In my martial-arts classes, my instructors continually emphasize the importance of appropriate force when protecting ourselves from an assailant. Our training, when deployed effectively, can kill someone, and we have to take responsibility for the tools and skills we learn. That, I hope is a lesson that comes through in A Warrior’s Soul. Training and preparation are the keys to ensuring we don’t over-react (or under react) under distress and we use appropriate force as a last resort and when no other alternative exists. 

The Ersland case is a strong reminder as a writer that I have certain responsibilities for depicting the action and behavior of my characters. I shoud respect the fact that the consequences of not treating their actions seriously can have tragic implications if they were applied in the real world.

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A Note on My “Successful” Books

I realized after publishing the last several posts, all of which seemed to highlight the underwhelming financial performance of my first novel, The Pirate of Panther Bay, that some readers might be wondering whether I’ve been successful at all! (Short answer: yes.)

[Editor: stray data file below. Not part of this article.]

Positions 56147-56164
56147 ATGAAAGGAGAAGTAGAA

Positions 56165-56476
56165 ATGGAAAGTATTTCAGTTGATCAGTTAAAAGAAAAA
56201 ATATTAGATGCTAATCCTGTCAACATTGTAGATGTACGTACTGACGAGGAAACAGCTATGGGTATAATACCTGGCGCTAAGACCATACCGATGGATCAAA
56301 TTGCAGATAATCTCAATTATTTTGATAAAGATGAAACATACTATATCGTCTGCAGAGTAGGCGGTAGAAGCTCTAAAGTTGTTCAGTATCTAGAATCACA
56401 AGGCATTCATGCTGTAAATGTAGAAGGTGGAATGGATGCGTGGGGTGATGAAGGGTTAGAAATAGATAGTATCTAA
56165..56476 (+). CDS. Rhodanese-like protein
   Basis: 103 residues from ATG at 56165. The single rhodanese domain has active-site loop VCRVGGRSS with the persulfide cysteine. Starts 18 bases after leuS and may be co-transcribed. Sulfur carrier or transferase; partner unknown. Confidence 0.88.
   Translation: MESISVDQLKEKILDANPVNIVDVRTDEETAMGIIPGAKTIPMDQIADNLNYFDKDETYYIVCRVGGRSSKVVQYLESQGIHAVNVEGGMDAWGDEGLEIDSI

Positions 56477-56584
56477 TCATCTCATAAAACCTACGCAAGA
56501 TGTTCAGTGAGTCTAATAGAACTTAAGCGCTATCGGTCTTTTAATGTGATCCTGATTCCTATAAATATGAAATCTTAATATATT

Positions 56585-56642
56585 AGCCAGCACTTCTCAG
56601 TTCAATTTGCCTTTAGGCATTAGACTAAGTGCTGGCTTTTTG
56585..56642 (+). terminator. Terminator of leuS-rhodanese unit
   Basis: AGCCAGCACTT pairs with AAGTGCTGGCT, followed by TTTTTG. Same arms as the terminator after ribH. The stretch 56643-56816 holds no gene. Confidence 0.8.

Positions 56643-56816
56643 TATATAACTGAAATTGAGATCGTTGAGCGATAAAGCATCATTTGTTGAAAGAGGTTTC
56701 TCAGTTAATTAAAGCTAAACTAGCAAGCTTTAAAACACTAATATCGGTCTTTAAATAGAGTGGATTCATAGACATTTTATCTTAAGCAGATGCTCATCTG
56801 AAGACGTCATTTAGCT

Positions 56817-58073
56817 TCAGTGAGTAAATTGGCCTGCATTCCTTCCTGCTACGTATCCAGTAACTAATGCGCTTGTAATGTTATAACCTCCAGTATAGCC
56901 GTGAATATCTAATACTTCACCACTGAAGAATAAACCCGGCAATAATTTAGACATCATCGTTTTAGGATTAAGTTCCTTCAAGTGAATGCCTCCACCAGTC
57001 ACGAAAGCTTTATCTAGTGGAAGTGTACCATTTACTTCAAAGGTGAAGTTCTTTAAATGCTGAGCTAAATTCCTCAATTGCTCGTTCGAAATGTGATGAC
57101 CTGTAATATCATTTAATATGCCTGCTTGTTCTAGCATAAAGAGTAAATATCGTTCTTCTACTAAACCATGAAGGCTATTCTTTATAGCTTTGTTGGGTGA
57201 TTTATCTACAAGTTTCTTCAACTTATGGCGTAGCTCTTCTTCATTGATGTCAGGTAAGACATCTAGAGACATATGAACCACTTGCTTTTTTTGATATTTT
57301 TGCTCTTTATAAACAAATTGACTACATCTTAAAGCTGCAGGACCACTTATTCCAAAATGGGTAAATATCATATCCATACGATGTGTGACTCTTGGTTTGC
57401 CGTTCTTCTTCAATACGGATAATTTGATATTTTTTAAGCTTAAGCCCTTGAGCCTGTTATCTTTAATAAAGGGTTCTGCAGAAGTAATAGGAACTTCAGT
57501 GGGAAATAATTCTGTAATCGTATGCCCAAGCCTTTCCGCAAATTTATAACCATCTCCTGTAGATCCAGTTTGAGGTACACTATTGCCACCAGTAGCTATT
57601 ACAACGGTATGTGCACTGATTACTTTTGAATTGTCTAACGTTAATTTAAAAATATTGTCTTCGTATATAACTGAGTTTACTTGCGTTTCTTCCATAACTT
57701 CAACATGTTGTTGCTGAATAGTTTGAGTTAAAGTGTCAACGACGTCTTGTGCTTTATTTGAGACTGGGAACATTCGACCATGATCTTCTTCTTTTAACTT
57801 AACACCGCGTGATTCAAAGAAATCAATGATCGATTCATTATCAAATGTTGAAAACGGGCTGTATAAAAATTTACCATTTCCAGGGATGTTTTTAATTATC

If the standard is whether my books have made money for their publishers, the answer is yes in every case except The Pirate of Panther Bay. I’m using this is a case study because I often find I learn the most when I’ve screwed up. Success often has the tendancy to wash over the weaknesses of a project. When your projects fail, you have to look at everything to figure out how to make the next project successful. And that’s they way I approach the Pirate of Panther Bay. (Also, I hope to publish its sequel, Tortuga Bay, in 2012.)

BTW, I should also emphasize that PPB was unsuccessful as a financial venture, not as a novel, story or other content related issues. Indeed, the content was very well received–for those who read it and reviewed it! Check out the reviews and readers comments at for proof. So, the really unfortunate aspect of this project was that our business model failed to get a very good product to a wider audience.

Also, for those still wondering about the details of my past publishing experience, here is a thumbnail publishing history. All of my books have been commercially successful for their publishers even if they didn’t make me (or them) rich! They also have had significant impacts in their targeted markets, and that was the primary measure of their success for their sponsors. (Note that my books have been primarily in academic, public policy and professional markets, not fiction.)